Study cohort

We used the 5% random sample of Medicare Beneficiaries (≥65 years) from 2006 to 2012 to perform this study, obtained from the Centers for Medicare and Medicaid Services Chronic Condition Data Warehouse, and widely used for epidemiological research by others10 11 and us.12 13

We used the beneficiary summary file and Medicare Part D file to identify beneficiaries enrolled in Medicare fee-for-service with pharmacy coverage (parts A, B and D; files contain all insurance claims for each beneficiary) and not enrolled in a Medicare Advantage Plan, lived in the USA during the study period (2006–2012) and filled a new prescription of allopurinol or febuxostat or colchicine, three common medications used for gout and/or hyperuricaemia. We used an incident (or new) user design rather than a prevalent user design, which reduces bias by avoiding adjustment for characteristics that may be in the causal pathway and allows capture of both early and late events.14

We reported methods and results as recommended in the Strengthening of Reporting in Observational studies in Epidemiology (STROBE) statement.15

Exposure of interest: new treatment with allopurinol or febuxostat

All prescription claims, including drug name, dose and supply, were obtained from Medicare Part D file. A beneficiary began a new allopurinol (or febuxostat or colchicine) treatment episode by filling an allopurinol (or febuxostat or colchicine) prescription, provided they had not filled an allopurinol (or febuxostat or colchicine) prescription in the previous 365 days. This baseline 365-day clean period applied to all initial prescription episodes, whether they were the initial exposure or subsequent switching to another medication.

We assigned days of exposure for each allopurinol (or febuxostat or colchicine), calculated based on the days’ supply variable provided in the Medicare Part D file and also included a 30-day residual/grace period. Continuous allopurinol (or febuxostat or colchicine) episode ended after 30 days of the end of allopurinol (or febuxostat or colchicine) exposure. If there were >30 days between prescription fills, new allopurinol (or febuxostat or colchicine) exposure started. Thus, a patient receiving a single 90-day prescription was considered exposed for 120 days, which included a 30-day residual period as medication adherence is usually imperfect, and the residual period accounts for any residual biological effects of medications. If a patient had prescriptions for more than one of these three drugs, then they were considered exposed to all prescribed drugs on a given day.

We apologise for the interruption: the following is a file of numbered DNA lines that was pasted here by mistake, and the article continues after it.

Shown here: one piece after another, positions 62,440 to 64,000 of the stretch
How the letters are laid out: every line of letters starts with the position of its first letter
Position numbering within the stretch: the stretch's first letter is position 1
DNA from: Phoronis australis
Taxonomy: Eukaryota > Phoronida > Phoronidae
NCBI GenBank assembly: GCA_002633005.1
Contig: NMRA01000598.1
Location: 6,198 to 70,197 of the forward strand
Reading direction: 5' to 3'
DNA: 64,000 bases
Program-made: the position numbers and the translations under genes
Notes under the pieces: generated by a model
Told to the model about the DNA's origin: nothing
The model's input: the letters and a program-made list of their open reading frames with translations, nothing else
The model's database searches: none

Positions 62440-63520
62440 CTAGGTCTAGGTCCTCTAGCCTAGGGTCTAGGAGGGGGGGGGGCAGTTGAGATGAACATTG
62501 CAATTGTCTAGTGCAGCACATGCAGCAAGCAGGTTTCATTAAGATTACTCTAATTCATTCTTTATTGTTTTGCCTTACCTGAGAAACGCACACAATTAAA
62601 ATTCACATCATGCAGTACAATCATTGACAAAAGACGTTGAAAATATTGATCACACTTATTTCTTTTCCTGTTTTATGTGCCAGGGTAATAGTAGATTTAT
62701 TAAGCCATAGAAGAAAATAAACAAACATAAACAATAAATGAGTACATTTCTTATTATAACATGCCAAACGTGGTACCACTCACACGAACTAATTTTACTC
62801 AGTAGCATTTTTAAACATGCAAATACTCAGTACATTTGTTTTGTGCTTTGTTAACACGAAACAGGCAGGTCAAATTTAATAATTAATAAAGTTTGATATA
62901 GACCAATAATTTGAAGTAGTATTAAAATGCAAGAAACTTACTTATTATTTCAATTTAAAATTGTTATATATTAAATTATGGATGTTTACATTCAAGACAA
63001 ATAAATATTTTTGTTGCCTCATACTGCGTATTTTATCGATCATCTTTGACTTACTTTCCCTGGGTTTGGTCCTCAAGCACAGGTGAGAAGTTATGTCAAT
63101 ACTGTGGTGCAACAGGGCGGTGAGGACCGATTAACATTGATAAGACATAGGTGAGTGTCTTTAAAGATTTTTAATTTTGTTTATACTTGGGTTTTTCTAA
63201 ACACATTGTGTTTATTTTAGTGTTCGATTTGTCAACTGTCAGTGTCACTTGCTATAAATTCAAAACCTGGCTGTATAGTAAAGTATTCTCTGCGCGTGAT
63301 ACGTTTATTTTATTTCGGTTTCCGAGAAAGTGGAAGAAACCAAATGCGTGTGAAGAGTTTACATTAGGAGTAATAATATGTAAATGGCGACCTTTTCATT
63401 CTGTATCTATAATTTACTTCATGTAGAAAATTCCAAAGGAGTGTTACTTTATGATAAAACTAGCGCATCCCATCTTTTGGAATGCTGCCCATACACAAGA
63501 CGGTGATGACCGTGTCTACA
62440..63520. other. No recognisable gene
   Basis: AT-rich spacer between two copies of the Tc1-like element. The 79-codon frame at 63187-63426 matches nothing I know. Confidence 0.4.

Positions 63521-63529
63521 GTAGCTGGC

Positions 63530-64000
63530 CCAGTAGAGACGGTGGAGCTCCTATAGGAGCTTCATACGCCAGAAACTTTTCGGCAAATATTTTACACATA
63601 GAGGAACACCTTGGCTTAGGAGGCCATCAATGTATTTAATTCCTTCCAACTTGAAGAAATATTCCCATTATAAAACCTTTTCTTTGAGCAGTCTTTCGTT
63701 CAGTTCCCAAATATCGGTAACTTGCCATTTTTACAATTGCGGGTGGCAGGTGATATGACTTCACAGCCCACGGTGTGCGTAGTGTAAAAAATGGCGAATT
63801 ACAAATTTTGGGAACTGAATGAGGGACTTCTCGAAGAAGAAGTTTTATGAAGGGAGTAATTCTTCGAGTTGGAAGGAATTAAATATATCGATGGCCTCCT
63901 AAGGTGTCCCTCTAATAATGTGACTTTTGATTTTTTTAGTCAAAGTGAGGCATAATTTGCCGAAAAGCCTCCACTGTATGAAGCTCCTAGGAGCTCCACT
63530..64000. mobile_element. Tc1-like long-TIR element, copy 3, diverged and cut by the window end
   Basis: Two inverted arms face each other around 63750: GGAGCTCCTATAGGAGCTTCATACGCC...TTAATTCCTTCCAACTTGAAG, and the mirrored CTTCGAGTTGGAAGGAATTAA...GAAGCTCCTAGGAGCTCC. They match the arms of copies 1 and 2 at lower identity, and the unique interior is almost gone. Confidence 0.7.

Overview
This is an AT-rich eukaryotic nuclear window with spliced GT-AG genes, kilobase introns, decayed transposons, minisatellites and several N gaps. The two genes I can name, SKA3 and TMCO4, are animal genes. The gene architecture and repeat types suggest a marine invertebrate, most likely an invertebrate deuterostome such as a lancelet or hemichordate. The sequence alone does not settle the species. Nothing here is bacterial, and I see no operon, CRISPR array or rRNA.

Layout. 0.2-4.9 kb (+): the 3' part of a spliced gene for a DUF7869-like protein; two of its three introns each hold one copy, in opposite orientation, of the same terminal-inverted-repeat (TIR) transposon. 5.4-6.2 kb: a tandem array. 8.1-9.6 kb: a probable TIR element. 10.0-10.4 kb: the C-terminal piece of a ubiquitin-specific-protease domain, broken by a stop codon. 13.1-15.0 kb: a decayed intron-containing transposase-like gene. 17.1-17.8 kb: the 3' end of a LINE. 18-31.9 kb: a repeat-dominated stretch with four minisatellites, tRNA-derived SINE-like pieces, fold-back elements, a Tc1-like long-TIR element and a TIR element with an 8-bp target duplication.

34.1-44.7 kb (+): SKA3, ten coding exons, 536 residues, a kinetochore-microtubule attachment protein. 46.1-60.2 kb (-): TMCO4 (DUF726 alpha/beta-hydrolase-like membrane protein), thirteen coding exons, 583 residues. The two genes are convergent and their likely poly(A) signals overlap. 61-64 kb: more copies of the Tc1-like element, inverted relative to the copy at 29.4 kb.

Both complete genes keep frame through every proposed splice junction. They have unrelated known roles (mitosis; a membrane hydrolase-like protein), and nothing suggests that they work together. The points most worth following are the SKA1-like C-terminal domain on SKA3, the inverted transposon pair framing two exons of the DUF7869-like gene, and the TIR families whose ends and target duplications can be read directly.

The main predictor of interest was new allopurinol or febuxostat use, with new colchicine use as the reference category, as colchicine is a common non-ULT medication (with a different mechanism of action) used by patients with gout. We assessed all allopurinol (<200, 200–299 and ≥300 mg/day), febuxostat (40 and 80 mg/day) and colchicine (0.6, 0.6-<1, 1-<2 and ≥2 mg/day) start doses, considering only the first prescription. We calculated the daily allopurinol (or febuxostat or colchicine) dose as the mean daily use for each continuous allopurinol, febuxostat or colchicine treatment episode. For each allopurinol, febuxostat or colchicine treatment episode, we categorised the duration of use by 30-day intervals.

Study outcome

The outcome of interest for our study was incident HSR, defined using a validated algorithm. The main analysis follows the definition of potential HSR similar to that by Wright et al 16 using eosinophilia (288.3), arthropathy associated with HSR (713.6), other anaphylactic reaction (995.0), unspecified adverse effect of unspecified drugs, medicinal and biological substance not elsewhere classified (995.2), or allergy, unspecified, not elsewhere classified (995.3). We added a baseline exclusion for codes E930 to E949 to increase the specificity of HSR. For sensitivity analyses, we included another definition of incident HSR, per Strom et al 17 based on the presence of codes 995.2, 995.0 or 995.3. Our outcome of overall HSRs is different than AHS that has been studied previously.


Vital statistics (birthdate, date of death), and monthly entitlement indicators (A/B/C/D) were obtained from the Medicare claims data. We assessed several important covariates at baseline, including the patient demographics (age, gender, race/ethnicity), medical comorbidity and the use of medications for cardiovascular diseases from Medicare denominator and other claims files. We assessed the Charlson-Romano comorbidity index score, a validated weighted comorbidity index developed for claims data analysis18 adapted from the Charlson index.19 Cardiovascular medications (statins, beta-blockers, diuretics and angiotensin-converting enzyme (ACE)-inhibitors) served as markers of cardiovascular disease.

Patient and public involvement

The study question was informed by patients in our gout clinic who questioned whether there were any differences in the risk of HSRs with gout medications. There was no formal patient involvement in the study design.

Statistical analyses

We compared baseline characteristics of new medication exposure episodes with versus without incident HSRs and calculated crude incidence rates of HSRs for new allopurinol (or febuxostat or colchicine) episodes. As noted in the methods, we tested two different definitions to assess incidence rates, Wright et al 16 and Strom et al,17 with and without the additional E codes for baseline exclusion. The Wright definition with E codes16 was used for all other analyses.